The ESD Association has a new ESD Control Program standard: ANSI/ESD S20.20[1] for the Development of an Electrostatic Discharge Control Program for – Protection of Electrical and Electronic Parts, Assemblies and Equipment (Excluding Electrically Initiated Explosive Devices).

The ESD Association[1] states, "This standard covers the requirements necessary to design, establish, implement, and maintain an Electrostatic Discharge (ESD) Control Program for activities that: manufacture, process, assemble, install, package, label, service, test, inspect or otherwise handle electrical or electronic parts, assemblies and equipment susceptible to damage by electrostatic discharges greater than or equal to 100 volts Human Body Model (HBM). When handling devices susceptible to less than 100 volts HBM, more stringent ESD Control Program Technical Requirements may be required, including adjustment of program Technical Element Recommended Ranges.

This standard is becoming increasingly more important to manufacturers using electronic components. If a business’ success is not currently subject to passing customer, ISO, or other ESD audits, that day is likely to be coming. In conjunction with the standard, the ESD Association has begun a S20.20 certification program in which it appoints ISO 9000 Registrars to be approved to conduct audits according to the ANSI/ESD S20.20 ESD Control Program Standard. If a company handles ESD susceptible products, within some period of time, it is likely that a prerequisite for doing business will be to become certified to the ANSI/ESD S20.20 standard.

In addition to staying in business, the benefits of optimizing an ESD Control Program can be huge as with improved quality, productivity and customer satisfaction, companies can convert ESD Control from a prerequisite to a competitive advantage. A properly designed and successfully deployed ESD Control program is a proven money saver with an ROI of up to 1,000% per year [2].


Management Support Essential

Caution, don’t try to enact an effective ESD Control Program at work without management support or that effort will likely be frustrating. Well, maybe one should try, but an effective ESD Control Plan requires the support of top management and all the other departments. A key should be to have regularly scheduled ESD committee meetings where all appropriate departments are represented. A successful ESD Control Program is one that is encompassed by all employees, empowering the actual line worker to carry out the plan from ground level to clearly defining the plans importance to management so the whole team is involved.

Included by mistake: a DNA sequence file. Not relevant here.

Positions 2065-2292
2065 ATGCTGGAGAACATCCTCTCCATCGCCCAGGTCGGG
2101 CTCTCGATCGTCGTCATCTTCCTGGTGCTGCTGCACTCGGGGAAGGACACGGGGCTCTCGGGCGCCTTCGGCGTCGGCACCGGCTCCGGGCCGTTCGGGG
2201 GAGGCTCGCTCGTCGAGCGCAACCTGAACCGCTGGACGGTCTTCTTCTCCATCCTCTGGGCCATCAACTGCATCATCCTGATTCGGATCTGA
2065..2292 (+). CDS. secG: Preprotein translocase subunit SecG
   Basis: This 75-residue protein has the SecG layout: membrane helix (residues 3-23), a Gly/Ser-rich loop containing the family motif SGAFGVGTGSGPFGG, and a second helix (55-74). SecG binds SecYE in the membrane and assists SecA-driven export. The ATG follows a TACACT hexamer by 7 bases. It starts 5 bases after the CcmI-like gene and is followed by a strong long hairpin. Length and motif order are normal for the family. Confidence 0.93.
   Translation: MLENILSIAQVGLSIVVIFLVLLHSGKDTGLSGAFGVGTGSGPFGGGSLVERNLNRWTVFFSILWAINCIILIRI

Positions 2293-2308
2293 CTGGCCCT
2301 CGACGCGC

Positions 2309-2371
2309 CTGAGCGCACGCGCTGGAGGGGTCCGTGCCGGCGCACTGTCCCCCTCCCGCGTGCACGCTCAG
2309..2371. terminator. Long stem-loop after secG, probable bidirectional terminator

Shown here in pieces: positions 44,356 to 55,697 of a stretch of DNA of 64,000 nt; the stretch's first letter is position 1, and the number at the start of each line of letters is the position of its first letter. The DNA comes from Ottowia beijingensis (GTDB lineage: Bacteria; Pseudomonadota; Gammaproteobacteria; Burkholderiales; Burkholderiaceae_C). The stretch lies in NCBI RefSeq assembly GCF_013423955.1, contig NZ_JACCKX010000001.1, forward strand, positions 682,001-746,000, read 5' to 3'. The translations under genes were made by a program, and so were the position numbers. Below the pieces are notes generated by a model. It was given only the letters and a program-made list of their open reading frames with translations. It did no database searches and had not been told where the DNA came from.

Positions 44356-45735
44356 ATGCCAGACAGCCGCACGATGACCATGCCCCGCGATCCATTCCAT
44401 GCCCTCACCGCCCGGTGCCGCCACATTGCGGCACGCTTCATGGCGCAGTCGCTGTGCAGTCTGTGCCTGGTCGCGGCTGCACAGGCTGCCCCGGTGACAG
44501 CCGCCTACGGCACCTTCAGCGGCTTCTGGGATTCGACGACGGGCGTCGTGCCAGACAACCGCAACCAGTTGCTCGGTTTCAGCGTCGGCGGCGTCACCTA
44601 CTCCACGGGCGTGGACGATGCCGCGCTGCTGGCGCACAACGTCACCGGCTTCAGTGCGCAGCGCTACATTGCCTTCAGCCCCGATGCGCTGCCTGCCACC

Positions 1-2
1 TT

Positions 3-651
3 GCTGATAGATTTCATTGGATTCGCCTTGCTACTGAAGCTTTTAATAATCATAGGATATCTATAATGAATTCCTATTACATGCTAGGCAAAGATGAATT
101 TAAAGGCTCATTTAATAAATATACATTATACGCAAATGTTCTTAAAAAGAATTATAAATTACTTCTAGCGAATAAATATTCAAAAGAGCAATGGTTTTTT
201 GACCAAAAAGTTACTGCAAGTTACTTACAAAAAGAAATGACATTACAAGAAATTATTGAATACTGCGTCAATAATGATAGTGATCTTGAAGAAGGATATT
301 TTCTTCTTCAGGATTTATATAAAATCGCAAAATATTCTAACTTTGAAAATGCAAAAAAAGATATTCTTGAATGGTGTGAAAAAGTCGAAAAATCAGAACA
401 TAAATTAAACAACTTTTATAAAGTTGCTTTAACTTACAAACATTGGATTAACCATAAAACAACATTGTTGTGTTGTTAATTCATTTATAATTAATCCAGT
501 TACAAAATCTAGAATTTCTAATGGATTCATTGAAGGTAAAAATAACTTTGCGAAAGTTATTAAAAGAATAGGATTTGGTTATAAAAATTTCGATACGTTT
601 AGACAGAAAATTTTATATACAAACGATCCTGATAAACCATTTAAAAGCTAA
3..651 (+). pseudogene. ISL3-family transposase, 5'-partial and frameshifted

A written ESD control plan should be based on the device and item withstand voltage of the most susceptible components used in the facility or cell. Examples of ESDS parts are microcircuits, discrete semiconductors, thick and thin film resistors, hybrid devices and piezoelectric crystals. Typically, the easiest way to establish the ESD susceptibility of ESDS items in your facility is to refer to the Reliability Analysis Center "V-ZAP" data book that contains ESD susceptibility data for 22,000 devices, including microcircuits, discrete semiconductors and resistors [3]..


II - ESD Control Program Written Plan

First, one needs to write an ESD Control Program Plan [4] as ANSI/ESD S20.20 paragraph 6.0.1. states "ESD Control Program Requirements, The Program shall include both Administrative and Technical Requirements. The Organization shall establish, document, implement, maintain and verify the compliance of the Program."